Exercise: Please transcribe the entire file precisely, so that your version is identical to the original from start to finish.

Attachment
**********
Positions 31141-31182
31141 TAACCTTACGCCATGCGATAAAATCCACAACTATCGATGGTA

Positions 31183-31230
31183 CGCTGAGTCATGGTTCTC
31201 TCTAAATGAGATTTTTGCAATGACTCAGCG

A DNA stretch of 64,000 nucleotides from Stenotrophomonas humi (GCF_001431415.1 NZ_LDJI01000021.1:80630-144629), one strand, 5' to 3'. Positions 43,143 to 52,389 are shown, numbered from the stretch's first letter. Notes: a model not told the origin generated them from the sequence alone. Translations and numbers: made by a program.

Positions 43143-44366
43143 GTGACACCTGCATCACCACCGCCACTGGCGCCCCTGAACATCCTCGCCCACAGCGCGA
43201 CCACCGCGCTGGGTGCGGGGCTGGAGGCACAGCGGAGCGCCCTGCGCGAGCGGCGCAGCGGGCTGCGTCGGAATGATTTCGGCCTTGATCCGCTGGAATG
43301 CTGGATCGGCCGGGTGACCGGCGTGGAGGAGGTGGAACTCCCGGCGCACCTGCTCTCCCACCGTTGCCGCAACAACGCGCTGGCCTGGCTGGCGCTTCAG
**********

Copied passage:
Positions 31141-31182
31141 TAACCTTACGCCATGCGATAAAATCCACAACTATCGATGGTA

Positions 31183-31230
31183 CGCTGAGTCATGGTTCTC
31201 TCTAAATGAGATTTTTGCAATGACTCAGCG

A DNA stretch of 64,000 nucleotides from Stenotrophomonas humi (GCF_001431415.1 NZ_LDJI01000021.1:80630-144629), one strand, 5' to 3'. Positions 43,143 to 52,389 are shown, numbered from the stretch's first letter. Notes: a model not told the origin generated them from the sequence alone. Translations and numbers: made by a program.

Positions 43143-44366
43143 GTGACACCTGCATCACCACCGCCACTGGCGCCCCTGAACATCCTCGCCCACAGCGCGA
43201 CCACCGCGCTGGGTGCGGGGCTGGAGGCACAGCGGAGCGCCCTGCGCGAGCGGCGCAGCGGGCTGCGTCGGAATGATTTCGGCCTTGATCCGCTGGAATG
43301 CTGGATCGGCCGGGTGACCGGCGTGGAGGAGGTGGAACTCCCGGCGCACCTGCTCTCCCACCGTTGCCGCAACAACGCGCTGGCCTGGCTGGCGCTTCAG